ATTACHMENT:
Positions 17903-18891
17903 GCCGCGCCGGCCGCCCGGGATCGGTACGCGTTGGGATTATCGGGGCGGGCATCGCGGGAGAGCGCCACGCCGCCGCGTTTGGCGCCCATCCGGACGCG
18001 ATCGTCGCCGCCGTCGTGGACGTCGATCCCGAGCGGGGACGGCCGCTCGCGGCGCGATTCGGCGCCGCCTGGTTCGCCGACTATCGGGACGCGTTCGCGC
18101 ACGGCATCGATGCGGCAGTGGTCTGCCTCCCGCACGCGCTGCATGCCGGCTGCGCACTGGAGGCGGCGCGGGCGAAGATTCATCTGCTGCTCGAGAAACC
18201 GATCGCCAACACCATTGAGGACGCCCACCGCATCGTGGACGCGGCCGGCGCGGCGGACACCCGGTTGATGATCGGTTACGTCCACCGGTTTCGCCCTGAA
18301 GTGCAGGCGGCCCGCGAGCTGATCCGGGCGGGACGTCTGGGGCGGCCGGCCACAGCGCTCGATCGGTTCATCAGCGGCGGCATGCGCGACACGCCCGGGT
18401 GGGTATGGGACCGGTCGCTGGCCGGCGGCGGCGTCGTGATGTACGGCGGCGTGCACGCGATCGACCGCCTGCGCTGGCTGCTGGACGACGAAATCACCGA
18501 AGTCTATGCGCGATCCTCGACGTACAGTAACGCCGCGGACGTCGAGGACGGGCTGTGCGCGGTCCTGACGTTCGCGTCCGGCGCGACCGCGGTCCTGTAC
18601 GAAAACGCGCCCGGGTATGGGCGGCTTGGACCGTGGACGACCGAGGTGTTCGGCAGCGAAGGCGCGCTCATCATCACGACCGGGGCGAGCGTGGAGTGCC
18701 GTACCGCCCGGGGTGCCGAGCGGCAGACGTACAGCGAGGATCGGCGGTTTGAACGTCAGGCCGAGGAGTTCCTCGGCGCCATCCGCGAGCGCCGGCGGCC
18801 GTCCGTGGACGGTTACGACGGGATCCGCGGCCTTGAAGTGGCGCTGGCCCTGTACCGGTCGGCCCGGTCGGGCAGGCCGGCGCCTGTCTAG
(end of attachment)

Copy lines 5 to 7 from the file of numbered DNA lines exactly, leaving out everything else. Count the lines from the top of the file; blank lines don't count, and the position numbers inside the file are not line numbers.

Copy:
18201 GATCGCCAACACCATTGAGGACGCCCACCGCATCGTGGACGCGGCCGGCGCGGCGGACACCCGGTTGATGATCGGTTACGTCCACCGGTTTCGCCCTGAA
18301 GTGCAGGCGGCCCGCGAGCTGATCCGGGCGGGACGTCTGGGGCGGCCGGCCACAGCGCTCGATCGGTTCATCAGCGGCGGCATGCGCGACACGCCCGGGT
18401 GGGTATGGGACCGGTCGCTGGCCGGCGGCGGCGTCGTGATGTACGGCGGCGTGCACGCGATCGACCGCCTGCGCTGGCTGCTGGACGACGAAATCACCGA